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Tips For Showing Your Horse This Spring and Summer

Everything you need to know to prepare you and your horse for show season.

January 24, 2022 4 min read
Tips For Showing Your Horse This Spring and Summer

The snow is flying, and the wind is howling. It’s hard to think about horse show season while we are still in the throes of winter. However, it is indeed the time to start thinking about all the myriad details necessary to ensure you and your horse have a safe, fun, and successful show season. So, what should you be thinking about now? Many, many things. Read on.

What is Your Discipline?

The first place to start is to think about what disciplines you have focused on with your horse because everything else about your horse show planning begins here. Some horse shows focus exclusively on a single discipline, while others have classes in multiple riding styles. A few of the possibilities for shows and classes include the following:

  • Western Pleasure
  • Dressage
  • Reining
  • Jumping
  • English Pleasure
  • Hunter/Jumper
  • Equitation
  • Halter

Selecting The Best Shows for You and Your Horse

You are probably working with a trainer who can help you select shows, but your best bet is to start by going to a few local, “fun” shows before you set out for the big leagues. Think of these shows as training experiences. These types of shows have a relaxed atmosphere and are much less stressful for riders and horses. Also, the judges at these shows are usually quite helpful in telling you how you can improve the next time around.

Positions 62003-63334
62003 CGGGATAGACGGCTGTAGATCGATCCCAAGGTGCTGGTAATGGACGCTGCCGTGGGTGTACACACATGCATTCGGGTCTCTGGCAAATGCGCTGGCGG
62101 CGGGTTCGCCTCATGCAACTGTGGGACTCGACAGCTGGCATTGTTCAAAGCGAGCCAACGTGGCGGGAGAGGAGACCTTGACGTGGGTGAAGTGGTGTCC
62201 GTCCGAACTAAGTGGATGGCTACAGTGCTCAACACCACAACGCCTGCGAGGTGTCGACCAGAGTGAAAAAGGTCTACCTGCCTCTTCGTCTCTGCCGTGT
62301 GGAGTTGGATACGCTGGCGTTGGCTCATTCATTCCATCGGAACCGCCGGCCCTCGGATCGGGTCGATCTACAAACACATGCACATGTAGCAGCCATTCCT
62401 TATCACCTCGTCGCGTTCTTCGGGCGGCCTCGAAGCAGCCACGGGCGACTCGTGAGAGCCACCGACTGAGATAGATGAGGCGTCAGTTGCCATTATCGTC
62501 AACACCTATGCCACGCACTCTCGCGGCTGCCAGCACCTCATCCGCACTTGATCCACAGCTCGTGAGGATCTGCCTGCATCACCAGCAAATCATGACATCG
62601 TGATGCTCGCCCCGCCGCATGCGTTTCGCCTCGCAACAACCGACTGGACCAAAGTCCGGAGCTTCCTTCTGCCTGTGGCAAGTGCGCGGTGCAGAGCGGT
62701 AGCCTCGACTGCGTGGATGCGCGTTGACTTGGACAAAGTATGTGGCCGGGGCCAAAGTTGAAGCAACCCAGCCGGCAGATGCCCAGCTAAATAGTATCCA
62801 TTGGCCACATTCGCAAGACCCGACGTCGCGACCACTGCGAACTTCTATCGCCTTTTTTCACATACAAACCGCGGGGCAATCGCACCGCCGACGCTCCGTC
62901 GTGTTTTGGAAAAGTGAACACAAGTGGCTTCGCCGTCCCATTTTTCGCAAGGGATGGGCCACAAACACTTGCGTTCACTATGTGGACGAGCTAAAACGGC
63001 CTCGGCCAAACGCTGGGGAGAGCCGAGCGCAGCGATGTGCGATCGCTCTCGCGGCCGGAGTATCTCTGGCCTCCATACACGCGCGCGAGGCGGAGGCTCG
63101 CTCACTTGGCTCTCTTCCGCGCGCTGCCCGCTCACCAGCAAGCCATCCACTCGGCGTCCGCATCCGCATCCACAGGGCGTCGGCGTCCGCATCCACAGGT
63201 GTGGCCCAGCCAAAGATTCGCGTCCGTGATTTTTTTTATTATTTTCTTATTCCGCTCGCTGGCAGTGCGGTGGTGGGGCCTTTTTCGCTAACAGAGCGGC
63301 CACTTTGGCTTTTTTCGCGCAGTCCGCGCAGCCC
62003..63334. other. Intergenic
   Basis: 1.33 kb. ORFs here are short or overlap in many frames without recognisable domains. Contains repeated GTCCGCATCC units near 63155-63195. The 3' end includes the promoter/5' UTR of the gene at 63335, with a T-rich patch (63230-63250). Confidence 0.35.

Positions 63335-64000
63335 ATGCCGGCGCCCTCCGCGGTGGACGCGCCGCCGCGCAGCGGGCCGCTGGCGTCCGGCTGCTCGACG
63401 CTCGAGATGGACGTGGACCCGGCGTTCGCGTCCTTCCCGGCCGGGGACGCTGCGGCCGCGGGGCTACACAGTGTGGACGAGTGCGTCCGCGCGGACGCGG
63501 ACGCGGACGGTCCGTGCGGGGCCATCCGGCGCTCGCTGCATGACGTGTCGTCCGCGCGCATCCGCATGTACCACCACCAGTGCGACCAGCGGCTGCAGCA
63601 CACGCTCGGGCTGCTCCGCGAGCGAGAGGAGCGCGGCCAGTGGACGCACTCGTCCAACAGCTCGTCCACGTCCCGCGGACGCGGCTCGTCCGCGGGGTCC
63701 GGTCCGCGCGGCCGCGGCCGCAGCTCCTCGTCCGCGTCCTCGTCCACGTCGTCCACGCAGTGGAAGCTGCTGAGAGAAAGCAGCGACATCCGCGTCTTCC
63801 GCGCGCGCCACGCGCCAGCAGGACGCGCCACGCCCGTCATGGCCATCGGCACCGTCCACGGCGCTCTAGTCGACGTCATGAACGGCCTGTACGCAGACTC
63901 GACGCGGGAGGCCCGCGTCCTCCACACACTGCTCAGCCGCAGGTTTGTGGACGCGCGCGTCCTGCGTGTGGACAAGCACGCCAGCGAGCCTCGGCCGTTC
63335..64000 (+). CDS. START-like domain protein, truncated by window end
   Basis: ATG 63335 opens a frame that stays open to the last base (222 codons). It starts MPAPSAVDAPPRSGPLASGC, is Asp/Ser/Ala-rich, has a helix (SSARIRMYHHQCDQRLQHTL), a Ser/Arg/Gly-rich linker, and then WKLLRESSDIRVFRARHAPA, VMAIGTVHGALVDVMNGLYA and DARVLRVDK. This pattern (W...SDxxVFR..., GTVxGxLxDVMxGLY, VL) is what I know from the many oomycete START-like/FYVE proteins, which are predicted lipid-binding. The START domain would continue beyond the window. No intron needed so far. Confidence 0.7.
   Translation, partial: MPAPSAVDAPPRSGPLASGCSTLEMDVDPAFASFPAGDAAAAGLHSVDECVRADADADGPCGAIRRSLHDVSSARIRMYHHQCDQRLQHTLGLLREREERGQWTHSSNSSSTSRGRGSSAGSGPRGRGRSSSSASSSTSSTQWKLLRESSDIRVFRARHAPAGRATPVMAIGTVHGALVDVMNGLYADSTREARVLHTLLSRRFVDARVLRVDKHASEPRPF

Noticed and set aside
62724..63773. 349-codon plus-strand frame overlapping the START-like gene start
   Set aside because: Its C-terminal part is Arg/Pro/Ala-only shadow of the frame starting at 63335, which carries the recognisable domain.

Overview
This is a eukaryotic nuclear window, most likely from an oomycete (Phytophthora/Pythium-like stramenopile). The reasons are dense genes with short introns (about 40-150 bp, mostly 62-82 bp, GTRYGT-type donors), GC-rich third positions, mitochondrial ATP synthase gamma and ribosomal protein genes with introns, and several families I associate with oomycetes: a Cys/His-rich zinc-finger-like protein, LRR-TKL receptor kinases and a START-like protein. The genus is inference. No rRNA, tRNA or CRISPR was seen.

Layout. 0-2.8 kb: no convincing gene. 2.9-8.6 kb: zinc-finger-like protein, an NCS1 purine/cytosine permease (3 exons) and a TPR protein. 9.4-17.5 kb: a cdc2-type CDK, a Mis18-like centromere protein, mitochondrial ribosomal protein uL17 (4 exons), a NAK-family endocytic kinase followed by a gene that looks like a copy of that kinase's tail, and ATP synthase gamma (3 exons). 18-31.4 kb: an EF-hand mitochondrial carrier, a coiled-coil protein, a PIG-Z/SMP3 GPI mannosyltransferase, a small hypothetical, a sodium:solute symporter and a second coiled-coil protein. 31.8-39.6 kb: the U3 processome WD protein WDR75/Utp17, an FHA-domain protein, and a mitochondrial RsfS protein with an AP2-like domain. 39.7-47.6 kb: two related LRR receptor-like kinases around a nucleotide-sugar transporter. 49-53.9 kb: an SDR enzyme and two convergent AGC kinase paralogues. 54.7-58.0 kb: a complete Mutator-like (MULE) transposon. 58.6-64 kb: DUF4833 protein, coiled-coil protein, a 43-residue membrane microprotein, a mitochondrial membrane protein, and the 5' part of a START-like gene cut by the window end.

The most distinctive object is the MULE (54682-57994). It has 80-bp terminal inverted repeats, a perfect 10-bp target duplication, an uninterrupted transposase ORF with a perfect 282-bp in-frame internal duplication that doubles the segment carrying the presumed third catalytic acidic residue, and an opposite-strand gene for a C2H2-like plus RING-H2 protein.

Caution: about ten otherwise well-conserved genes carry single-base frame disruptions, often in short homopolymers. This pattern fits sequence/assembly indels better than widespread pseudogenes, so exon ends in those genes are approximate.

When you get to the show, you’ll need to select the classes you think are the best fit for you and your horse. Again, this is something your trainer can help you with. Try not to enter classes that are way above your current riding level to avoid getting discouraged.

When it is time for the big leagues, fellow riders in your discipline, as well as your trainer, can give you advice on what shows to look at. Some of these shows will be out of your immediate area, so transportation for you and your horse will be a big part of this equation.

Study the Rules

As part of your preparation efforts, especially for the bigger shows, be sure to study the prize list, rule book, and entry forms for the shows you want to go to. If you don’t receive this information in the mail, look for it online. Once you have it, determine what your riding strategy will be. You will have time before the show to practice and hone your skills.

Prepare Your Horse

You can do a lot of pre-show grooming to get your horse ready. If show protocol is for horse’s manes to be braided, you’ll need to do this the night before. Talk to your vet a week before the show and get their take on giving your horse electrolytes for extra hydrating precautions.

Prepare Yourself

To get the best results for yourself, get in shape! Winter has a way of softening muscles, so a tune-up is good for you, as well as your horse. Look for an online or local yoga class. Yoga is a wonderful way to strengthen your muscles, improve your breathing, and increase your ability to concentrate. You might also go to the gym to use weights to improve your fitness even more.